Tonight, voters in the 1st Congressional District will have a rare chance to evaluate the three candidates for the seat all at once. At 8 p.m., WGBY will broadcast a debate among the candidates competing in the Sept. 6 Democratic primary: Bill Shein, Andrea Nuciforo and incumbent U.S. Rep. Richie Neal. Whoever wins the primary will go on to take the seat, as there are no Republicans or third-party candidates in the race.
(I’m especially curious to see how moderator Jim Madigan and the candidates handle the revelation earlier this month that Nuciforo’s campaign lifted large portions of his position papers from other campaigns, and his scrambling, deer-in-the-headlights response after Shein revealed that alleged plagiarism.)
Why is tonight’s debate such a rare opportunity? Because Neal has declined to participate in a number of previously scheduled debates, despite the fact that they were planned during the Congressional break.
There’s no real incentive for Neal to take part in the debates (you know, other than that whole healthy-democracy thing); an entrenched and well-funded incumbent, his strategy seems to be avoiding having a spotlight trained on his record and hoping most voters aren’t even paying attention to the race—with the exception, that is, of his most loyal base of supporters, who will come out dutifully to cast their votes for him.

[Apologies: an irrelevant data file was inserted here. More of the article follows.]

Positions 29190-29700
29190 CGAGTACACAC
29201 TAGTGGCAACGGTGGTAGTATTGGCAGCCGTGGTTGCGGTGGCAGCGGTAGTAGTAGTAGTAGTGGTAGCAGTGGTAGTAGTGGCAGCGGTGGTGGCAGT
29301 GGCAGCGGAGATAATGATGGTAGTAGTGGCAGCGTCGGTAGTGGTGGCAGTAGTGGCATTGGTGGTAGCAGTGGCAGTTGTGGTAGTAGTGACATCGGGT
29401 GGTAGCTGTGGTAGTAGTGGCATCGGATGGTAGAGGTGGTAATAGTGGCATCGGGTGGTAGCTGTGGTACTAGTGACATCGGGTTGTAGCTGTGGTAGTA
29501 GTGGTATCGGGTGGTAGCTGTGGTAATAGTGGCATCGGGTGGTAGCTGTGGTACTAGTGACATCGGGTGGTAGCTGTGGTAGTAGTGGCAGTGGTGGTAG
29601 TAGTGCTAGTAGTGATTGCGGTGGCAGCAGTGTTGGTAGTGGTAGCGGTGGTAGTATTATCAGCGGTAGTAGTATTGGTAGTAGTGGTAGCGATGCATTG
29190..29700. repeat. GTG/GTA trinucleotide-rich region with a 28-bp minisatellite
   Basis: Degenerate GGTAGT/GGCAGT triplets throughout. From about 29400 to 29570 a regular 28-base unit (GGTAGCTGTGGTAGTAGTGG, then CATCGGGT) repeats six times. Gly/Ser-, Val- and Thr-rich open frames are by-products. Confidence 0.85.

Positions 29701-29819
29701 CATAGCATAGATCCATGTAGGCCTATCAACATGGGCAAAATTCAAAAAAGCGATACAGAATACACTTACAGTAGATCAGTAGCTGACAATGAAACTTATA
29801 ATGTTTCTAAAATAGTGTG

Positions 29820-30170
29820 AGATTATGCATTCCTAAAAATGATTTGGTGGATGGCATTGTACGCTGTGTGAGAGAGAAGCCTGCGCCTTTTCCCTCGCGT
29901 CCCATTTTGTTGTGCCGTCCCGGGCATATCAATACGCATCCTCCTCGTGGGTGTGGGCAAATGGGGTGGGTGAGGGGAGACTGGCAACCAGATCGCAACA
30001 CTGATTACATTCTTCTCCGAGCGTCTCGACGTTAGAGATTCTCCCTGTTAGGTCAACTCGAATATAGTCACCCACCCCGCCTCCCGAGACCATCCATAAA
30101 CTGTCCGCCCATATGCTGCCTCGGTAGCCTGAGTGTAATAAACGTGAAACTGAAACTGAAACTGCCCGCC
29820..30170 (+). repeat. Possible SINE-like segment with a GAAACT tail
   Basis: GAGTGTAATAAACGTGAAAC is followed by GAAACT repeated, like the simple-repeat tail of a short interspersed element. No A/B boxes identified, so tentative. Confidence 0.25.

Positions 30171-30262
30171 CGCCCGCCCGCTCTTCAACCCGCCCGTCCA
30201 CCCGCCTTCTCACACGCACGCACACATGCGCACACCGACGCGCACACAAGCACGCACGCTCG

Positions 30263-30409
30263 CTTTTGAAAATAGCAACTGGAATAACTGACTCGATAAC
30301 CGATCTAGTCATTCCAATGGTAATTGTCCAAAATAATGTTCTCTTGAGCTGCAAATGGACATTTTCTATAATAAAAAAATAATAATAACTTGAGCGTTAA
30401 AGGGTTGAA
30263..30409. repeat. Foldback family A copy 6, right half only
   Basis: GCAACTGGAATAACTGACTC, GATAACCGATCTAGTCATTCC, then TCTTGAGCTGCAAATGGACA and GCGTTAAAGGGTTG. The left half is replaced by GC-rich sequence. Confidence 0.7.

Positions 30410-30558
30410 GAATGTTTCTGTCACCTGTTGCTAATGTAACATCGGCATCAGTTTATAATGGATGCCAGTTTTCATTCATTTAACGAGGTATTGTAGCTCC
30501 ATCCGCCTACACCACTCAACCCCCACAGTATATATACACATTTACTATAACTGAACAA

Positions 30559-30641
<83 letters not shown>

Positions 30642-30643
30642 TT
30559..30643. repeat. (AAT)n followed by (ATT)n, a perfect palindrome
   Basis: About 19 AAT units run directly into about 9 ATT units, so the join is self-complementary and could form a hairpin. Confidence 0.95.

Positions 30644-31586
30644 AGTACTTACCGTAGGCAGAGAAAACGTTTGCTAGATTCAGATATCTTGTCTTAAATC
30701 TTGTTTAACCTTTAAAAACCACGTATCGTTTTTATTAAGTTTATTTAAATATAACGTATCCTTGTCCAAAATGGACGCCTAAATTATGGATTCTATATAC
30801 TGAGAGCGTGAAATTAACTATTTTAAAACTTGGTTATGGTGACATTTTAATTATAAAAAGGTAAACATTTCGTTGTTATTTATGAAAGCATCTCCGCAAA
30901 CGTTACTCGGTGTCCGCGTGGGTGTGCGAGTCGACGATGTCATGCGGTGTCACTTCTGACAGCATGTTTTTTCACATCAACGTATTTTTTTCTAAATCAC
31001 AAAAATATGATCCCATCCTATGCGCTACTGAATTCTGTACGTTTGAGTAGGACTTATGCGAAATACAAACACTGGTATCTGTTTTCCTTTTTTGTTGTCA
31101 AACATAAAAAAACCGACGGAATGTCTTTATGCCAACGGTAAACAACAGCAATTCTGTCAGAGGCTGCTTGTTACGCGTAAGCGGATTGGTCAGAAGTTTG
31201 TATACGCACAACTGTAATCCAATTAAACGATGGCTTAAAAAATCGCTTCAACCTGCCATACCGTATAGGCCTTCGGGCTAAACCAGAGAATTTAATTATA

Nuciforo and Shein, meanwhile, both have criticized Neal for dodging the debates. In an email to supporters, Nuciforo called Neal’s decision “disappointing, but not a surprise” and directed backers to an on-line petition asking the incumbent to reconsider.
“The Congressman has spent years working to deregulate Wall Street, outsource American jobs and block the creation of a single-payer health care system. With a record like that, it’s no surprise that Congressman Neal is trying so hard to prevent voters from learning more,” Nuciforo wrote.
Shein, meanwhile, reiterated one of the major themes of his campaign: that good proposals—rather than, say, big war chests stuffed by corporate donors— should decide elections.
“Look, I believe ideas and candidates should sink or swim on the merits,” Shein wrote. “And I believe that reclaiming our democracy means providing meaningful interaction between candidates, officeholders, and the public. At those kinds of events, is it possible that sometimes I’ll get a question I don’t like or don’t have an answer to? Sure. Might I slip up and say something dumb or wrong? Yep. And might there be ‘plants’ from other campaigns in the audience sent to embarrass me? Probably. … This all goes with the territory. I believe we can and must have constructive dialogue and an exchange of ideas and opinions if we’re to live up to our democratic ideals.”
Shein is planning to hold campaign “town hall” events to replace the cancelled debates. That includes a stop at the Westfield Athenaeum, on Tues., Aug. 28, from 6 to 7:30 p.m.
Shein also took the opportunity to note his support for a non-partisan Citizens Debate Commission for presidential campaigns, which would strip the two big parties of the power to set the rules for debates.